The pastor weighing in too soon on a controversial issue…

The pastor weighing in too late on …

Hearing God Speak Through the Noise of My Brother

Tuesday Re-mix –

Now Thomas (also known as Didymus), one of the Twelve, was not with the disciples when Jesus came.  So the other disciples told him, “We have seen the Lord!”  But he said to them, “Unless I see the nail marks in his hands and put my finger where the nails were, and put my hand into his side, I will not believe.”… Then Jesus told him, “Because you have seen me, you have believed; blessed are those who have not seen and yet have believed.”  John 20:24-25, 29

The ears and the mind are necessarily connected.  That is because hearing requires much more than just ears.  When we were children, we could hear the wind blowing through a sea shell but we thought we were “hearing the ocean”.  We could hear just fine, but we could not discern very well.  Now, as I get older (alas), I am finding that my ears don’t always hear very well.  I can be sitting with you in a crowded restaurant, trying to hear what you are saying and my “discernment” has to kick in so that I can make up for what my ears cannot hear.  I suppose that balance shifts more and more with time.

Interestingly, our Spiritual hearing works in a similar way.  When we are young (spiritually), we don’t discern all that well.  We may hear God’s voice, but we hear it along with all the noise and may not have the spiritual maturity to discern that which is God and that which is other.  I believe we develop that discernment over time, with the help of the Spirit.  I also believe this spiritual skill is critical to our life together in the church.  Wasn’t that the point of Jesus’ lesson to Thomas in John 20?

Thomas’ …

The “Star-crossed Lovers” Pastor Search Process

Tuesday Re-mix –

One of the early parenting skills I learned was how to appreciate the works of art my girls brought me.  There were plenty of times I looked at their drawings with no clue at all what they were supposed to portray.  I learned to say things like, “Wow, that is beautiful!  Tell me about it, please!”  That way, I could find out what it was supposed to be before I got myself in trouble.  But no matter what, there would never be a time or circumstance where I would ever communicate to them, “I just don’t care.”  That, for me, would be the exact opposite of love.  Of course I cared!  Any loving father would.

I believe this about God as well.  I believe that, in every difficult decision we make, in every season of searching for answers, God cares enough to guide us and direct us to specific outcomes.  I just cannot get my heart wrapped around a god who says, “I just don’t care…decide for yourself…it doesn’t matter to me.”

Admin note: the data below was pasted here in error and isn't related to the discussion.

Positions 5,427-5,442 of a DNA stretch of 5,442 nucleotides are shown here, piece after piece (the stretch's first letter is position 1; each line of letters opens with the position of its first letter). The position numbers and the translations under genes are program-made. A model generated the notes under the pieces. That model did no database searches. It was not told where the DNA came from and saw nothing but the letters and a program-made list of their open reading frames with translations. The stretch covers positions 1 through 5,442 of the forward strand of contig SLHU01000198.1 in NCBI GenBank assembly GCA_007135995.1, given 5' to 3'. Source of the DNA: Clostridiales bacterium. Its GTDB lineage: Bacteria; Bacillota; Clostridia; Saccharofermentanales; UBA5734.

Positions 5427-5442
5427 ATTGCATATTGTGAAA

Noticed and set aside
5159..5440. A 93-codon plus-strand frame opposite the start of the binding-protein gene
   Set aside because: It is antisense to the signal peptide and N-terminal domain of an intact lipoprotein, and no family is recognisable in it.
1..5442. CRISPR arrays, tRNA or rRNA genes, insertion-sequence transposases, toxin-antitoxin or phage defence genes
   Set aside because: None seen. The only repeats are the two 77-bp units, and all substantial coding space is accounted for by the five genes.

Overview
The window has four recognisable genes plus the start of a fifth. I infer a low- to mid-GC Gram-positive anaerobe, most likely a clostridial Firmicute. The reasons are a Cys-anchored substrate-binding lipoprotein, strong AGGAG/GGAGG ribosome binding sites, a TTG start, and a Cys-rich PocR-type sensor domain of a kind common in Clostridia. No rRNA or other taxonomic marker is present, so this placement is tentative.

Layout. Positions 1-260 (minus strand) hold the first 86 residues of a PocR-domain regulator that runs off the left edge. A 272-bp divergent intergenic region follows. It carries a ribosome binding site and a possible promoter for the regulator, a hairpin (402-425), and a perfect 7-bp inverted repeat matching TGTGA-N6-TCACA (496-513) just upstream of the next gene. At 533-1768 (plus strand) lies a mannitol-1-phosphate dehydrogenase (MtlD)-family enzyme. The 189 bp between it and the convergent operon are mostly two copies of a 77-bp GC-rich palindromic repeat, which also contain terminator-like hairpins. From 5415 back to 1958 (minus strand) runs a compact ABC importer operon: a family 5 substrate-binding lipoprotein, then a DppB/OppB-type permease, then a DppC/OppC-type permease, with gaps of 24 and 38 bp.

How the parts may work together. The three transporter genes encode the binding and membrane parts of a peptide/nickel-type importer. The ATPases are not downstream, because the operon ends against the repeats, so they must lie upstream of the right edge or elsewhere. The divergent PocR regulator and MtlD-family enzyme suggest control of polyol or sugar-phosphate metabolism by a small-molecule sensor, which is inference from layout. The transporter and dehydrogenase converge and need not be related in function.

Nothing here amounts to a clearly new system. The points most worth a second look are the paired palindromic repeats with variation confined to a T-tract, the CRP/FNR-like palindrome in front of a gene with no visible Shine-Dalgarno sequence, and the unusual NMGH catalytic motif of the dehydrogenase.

One of the privileges God has given our ministry is training Pastor Search teams.  Training those teams to use a prayerful process for searching for a shepherd for their congregation is one of my favorite ways to help churches.  It gives me an opportunity to draw from and reflect on my own experience serving on the pastor search committee of my home church…easily one of the spiritual highlights of my life.  For me it was 18 months of weekly praying and meeting together with eight of the most spiritually mature Christians I have ever known.  It was at times emotionally grueling and at times spiritually invigorating.  It was an intensive season of discerning the hand of God as a group.  In short, it was amazing.…

Solving the Puzzle of God’s Will for Your Church (Introduction)

Tuesday Re-mix – This is a popular post from last year, updated and resubmitted for your consideration and comments.

“There are two kinds of people in the world: those who say to God, ‘Thy will be done,’ and those to whom God says, ‘Fine, have it your way.'” C.S. Lewis

I have often compared the process of finding consensus in a congregation to that of piecing together a jigsaw puzzle.  If every believer truly does have the Spirit of God living in him/her, then he/she has access to at least a part of what God is doing in that church.  I am one who believes that, in His time and in His ways, God desires to make known to His church what He is about.  In other words, I believe God wants us as a church to understand His assignment for us, and I believe He gives us that understanding through much more than just the pastor or elders or deacons…He reveals His will for our church through the entire church.

puzzleIn that sense, then, discerning our next step as a church is less about taking a vote (voting on God’s will is a little like voting on what time it is) and more about learning to hear God speak through everyone.  It is very much as if each of us has been given a piece to a large puzzle and we see the picture of that puzzle only as we each bring our one piece to the table and see how it fits with everyone else’s.  It is not so much a single event as it is a process.  Building consensus in the church is as simple…and as difficult…as learning to hear God speak through every Spirit-filled person among us, and then seeing the collective picture which begins to …